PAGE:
People and pigeons

A short auto ride from the Janpath Metro station in Delhi is a lovely old step well called Agrasen ki Boali. Ever since someone pointed out that these step wells are a water management system known since the third millennium BCE, I’ve tried to take the time to look at examples whenever I heard of one. After all, a system which has been in use for five millennia is a part of the human technological heritage as old as cities, and certainly older than history. So The Family and I entered the gate to this old step well.

How old? No one has a clue. An information panel put up by the Archaeological Survey says this quite explicitly. Wikipedia pointed to the architecture, which resembles that of 14th century buildings in Delhi. The structure is the simplest possible: a single flight of stairs led down to the reservoir. The step wells are no longer being maintained, but an open reservoir of this kind is wonderful for harvesting rainwater and recharging ground water. In these days, as we begin to run out of usable water, it is good to look at, and adapt, a technology which had been useful throughout our history. In that spirit, one can also figure that the well could be easily older than the current walls that we see around it.

I walked down to the level of the dark water. Although pieces of plastic were floating on it, there was no sign of eutrophication. Does this mean that the baoli can be made usable again with some cleaning? In these days of municipal water piped into your house, there is little use for this expense, but it would be worth finding out. Unfortunately, I could not find any articles on the hydrology of this well.

I looked at the surrounding walls. They are made of dressed sandstone with the surkhi mortar which was common across northern India. The highest level of the wall looks different. The stone is badly dressed and the mortar is barely visible. At some time the outer wall was clearly raised. Why? And by whom? There seem to be two kinds of niches on the walls: one level seems to be deep niches, and another looks today like architectural fancy. Both sets are topped by well constructed load-bearing arches. Why would you go to the trouble of building them? The lower set is at the same level as the main entrance doorway. Could they be ghost doors, ie, doors which served a proper doorly purpose before they were filled in? There are more questions in this quiet place than answers.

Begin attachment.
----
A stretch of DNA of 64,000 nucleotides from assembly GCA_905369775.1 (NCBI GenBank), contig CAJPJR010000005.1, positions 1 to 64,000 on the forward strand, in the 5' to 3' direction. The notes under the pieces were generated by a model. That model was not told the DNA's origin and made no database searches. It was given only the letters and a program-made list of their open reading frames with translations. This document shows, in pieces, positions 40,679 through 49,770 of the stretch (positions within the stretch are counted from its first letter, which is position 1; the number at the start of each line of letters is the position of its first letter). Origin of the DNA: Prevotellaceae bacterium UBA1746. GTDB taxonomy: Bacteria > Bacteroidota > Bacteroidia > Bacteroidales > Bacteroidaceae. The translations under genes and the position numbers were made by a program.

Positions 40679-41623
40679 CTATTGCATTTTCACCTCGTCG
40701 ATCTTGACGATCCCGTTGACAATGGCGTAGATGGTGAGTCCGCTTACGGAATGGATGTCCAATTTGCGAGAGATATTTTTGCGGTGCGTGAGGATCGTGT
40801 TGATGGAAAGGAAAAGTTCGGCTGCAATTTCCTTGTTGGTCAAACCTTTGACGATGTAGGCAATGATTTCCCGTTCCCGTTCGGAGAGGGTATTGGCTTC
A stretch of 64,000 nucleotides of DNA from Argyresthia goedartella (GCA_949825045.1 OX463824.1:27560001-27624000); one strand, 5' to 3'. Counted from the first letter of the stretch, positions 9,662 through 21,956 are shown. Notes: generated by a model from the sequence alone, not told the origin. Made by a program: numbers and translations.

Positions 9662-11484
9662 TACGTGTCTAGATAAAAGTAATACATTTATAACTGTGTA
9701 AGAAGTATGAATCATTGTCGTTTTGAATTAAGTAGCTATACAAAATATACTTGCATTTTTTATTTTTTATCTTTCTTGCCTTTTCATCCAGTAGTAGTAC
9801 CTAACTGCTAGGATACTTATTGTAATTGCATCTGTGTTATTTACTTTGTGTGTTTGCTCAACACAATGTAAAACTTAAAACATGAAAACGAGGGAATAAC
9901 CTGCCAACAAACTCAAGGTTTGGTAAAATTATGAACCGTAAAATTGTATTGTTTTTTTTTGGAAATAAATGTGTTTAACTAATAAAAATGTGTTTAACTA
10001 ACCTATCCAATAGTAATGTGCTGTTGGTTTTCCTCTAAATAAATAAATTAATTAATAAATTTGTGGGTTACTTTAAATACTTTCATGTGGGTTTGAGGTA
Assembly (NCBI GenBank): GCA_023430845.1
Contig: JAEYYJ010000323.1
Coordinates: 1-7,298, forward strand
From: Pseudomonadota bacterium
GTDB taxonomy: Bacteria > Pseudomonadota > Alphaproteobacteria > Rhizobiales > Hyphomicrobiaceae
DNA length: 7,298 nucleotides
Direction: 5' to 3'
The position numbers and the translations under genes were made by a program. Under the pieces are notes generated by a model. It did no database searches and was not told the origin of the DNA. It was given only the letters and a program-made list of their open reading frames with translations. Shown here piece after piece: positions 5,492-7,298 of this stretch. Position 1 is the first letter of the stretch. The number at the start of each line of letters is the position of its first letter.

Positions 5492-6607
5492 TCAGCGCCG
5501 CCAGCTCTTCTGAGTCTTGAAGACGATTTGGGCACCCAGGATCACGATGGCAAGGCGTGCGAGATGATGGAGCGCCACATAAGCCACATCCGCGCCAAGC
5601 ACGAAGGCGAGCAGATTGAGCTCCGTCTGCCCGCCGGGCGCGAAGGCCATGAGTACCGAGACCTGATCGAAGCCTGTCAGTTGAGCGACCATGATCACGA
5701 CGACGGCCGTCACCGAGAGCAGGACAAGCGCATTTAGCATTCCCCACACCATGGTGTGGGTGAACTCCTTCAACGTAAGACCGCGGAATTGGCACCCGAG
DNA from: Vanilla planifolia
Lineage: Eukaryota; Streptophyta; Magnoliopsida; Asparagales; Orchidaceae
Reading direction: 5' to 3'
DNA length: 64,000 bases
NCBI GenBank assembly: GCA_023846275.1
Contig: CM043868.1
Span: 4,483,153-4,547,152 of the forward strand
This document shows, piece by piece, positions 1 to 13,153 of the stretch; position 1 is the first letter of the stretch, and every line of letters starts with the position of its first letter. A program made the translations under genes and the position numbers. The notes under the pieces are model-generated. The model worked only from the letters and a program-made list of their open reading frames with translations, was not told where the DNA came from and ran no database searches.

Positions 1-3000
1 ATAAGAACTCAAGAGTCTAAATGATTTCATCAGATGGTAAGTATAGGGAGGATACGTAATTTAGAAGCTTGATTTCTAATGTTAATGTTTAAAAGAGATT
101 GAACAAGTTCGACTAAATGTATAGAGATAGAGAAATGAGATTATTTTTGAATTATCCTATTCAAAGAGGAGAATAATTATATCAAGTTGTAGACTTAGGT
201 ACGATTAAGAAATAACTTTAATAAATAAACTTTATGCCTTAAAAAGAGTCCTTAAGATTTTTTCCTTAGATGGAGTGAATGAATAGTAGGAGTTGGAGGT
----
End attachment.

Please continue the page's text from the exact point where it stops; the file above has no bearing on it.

By I. J. Khanewala

I travel on work. When that gets too tiring then I relax by travelling for holidays. The holidays are pretty hectic, so I need to unwind by getting back home. But that means work.


    1. A common place for drawing water has always (since the Indus valley civilization) been a place for the community to gather. That there is an elaborate construction is not surprising, but who made the last structure, whether there were older structures, who made the visible alterations, all these are completely unknown.

      Liked by 1 person

Leave a comment

Fill in your details below or click an icon to log in: Logo

You are commenting using your account. Log Out /  Change )

Facebook photo

You are commenting using your Facebook account. Log Out /  Change )

Connecting to %s

This site uses Akismet to reduce spam. Learn how your comment data is processed.

%d bloggers like this: